First, two years ago I crafted an updated set of English language arts standards based on the first-rate set I helped develop in Massachusetts in 1997. This set of standards, copyright-free and cost-free, has been available for districts and states to use in place of Common Core’s inferior standards since May 2013. The document can be accessed at my old home page at the University of Arkansas and on the website of the Association for Literary Scholars, Critics and Writers.
In an introduction to the document, John Briggs, an English professor at the University of California, Riverside, and current ALSCW president, notes:
“The role of literature and the literary imagination in K-12 education is of particular concern to the ALSCW. The ... carefully articulated and detailed set of English Language Arts standards prepared by Sandra Stotsky ... will contribute to the national conversation by emphasizing the importance of literary study in the education of the young.”
Far from being so obscure that few know about this document, it was listed in the recently released Indiana standards document as one of the resources to which the standards-drafting committee referred. Nothing in my document was used, of course, but not for the reason Hess and McShane cook up.
That the standards-drafting and evaluation committees came up with an imitation of Common Core is not because Common Core was the default position for educators under a “tight timeline.” It was because a warmed-over version of Common Core was the goal set for the committees established by Gov. Mike Pence’s education policy director and the Indiana Department of Education staffer co-directing the project with her.
After the barrage of public criticism of drafts 1 and 2 as mostly cut-and-paste jobs (in both subjects) they realized that the standards had to look a bit different from Common Core’s to salvage Pence’s reputation. The major problem was that the committees selected by the co-directors weren’t capable of much more than making the standards weaker and more incoherent.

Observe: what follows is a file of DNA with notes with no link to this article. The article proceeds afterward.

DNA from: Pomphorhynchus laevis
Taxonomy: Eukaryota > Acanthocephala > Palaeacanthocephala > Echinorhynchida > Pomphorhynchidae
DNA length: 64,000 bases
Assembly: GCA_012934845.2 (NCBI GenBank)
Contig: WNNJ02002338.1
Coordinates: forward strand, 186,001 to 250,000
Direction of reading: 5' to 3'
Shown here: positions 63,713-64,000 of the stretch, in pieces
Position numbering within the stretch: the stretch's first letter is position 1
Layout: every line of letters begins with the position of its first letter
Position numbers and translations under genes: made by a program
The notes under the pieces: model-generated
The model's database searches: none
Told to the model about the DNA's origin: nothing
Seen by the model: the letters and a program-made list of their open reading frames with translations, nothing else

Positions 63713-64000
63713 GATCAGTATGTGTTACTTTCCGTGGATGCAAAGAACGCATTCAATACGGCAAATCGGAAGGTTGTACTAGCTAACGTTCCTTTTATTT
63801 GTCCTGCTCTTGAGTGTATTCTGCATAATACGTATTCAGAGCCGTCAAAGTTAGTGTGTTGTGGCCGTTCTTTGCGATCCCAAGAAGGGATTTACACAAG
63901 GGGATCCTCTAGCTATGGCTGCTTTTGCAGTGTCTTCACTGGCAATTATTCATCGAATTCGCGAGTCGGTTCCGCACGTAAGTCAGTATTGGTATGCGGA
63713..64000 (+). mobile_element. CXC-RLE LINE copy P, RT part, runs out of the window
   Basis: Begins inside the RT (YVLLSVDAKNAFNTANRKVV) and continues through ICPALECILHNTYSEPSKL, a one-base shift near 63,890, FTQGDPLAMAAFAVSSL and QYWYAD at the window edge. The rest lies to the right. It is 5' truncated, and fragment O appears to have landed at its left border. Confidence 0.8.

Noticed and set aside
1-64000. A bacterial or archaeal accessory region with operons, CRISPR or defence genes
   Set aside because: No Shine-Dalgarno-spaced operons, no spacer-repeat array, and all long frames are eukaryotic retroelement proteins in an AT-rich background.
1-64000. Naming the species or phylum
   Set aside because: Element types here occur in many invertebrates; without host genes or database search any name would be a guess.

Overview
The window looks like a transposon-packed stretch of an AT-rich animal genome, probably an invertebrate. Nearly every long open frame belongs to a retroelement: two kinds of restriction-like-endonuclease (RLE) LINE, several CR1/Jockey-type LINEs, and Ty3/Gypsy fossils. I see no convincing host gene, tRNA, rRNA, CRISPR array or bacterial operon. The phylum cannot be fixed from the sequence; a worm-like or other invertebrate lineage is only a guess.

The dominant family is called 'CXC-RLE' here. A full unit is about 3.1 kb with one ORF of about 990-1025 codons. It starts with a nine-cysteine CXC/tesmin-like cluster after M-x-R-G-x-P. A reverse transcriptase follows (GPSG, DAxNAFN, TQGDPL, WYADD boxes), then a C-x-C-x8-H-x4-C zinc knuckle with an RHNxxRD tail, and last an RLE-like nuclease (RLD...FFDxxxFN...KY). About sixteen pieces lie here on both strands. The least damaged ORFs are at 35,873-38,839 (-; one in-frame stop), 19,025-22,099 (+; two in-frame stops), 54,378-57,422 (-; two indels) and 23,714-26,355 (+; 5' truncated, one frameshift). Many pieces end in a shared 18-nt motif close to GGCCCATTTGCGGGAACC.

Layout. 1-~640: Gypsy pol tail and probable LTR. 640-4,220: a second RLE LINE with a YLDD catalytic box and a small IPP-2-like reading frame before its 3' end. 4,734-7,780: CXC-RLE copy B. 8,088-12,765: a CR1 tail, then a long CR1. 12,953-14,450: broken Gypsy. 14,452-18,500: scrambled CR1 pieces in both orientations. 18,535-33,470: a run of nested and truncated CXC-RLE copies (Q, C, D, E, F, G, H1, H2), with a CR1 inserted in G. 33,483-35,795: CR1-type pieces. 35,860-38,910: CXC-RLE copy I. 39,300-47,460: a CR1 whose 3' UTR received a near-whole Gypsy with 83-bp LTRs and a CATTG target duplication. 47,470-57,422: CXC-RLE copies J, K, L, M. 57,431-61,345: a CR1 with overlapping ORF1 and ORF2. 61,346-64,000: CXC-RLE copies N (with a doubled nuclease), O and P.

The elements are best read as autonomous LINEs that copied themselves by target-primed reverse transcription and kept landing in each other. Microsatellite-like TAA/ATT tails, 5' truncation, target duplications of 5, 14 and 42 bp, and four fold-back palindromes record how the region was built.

“Not making mathematical sense (NMMS),” as most of the mathematics standards were described by Hung-Hsi Wu, one of the reviewing mathematicians, and at University of California, Berkeley.
In addition to making a complete set of English Language Arts standards easily available, I have also written a book to help secondary English teachers develop a coherent literature curriculum. “The Death and Resurrection of a Coherent Literature Curriculum” was published by Rowman & Littlefield in 2012 and addresses a topic that needs concentrated attention. The secondary literature curriculum in our public schools has been in shambles for decades, and Common Core’s stress on “informational” texts in the English class is serving to damage it even more.
Third, I am now helping two local school districts, one in Wisconsin, the other in New Hampshire, to develop first-class standards for ELA. I do this pro bono, too. The school boards in both districts voted out Common Core unanimously, and, using their own legal authority (which local school boards in most states have), also voted to develop their own standards and curriculum.
The idea is beginning to cascade. The school board in Wakefield, N.H., just voted out Common Core, 4-2, recently, and then voted to adopt the old Massachusetts standards (four yes votes, with one abstention). This is what is known as self-government in action.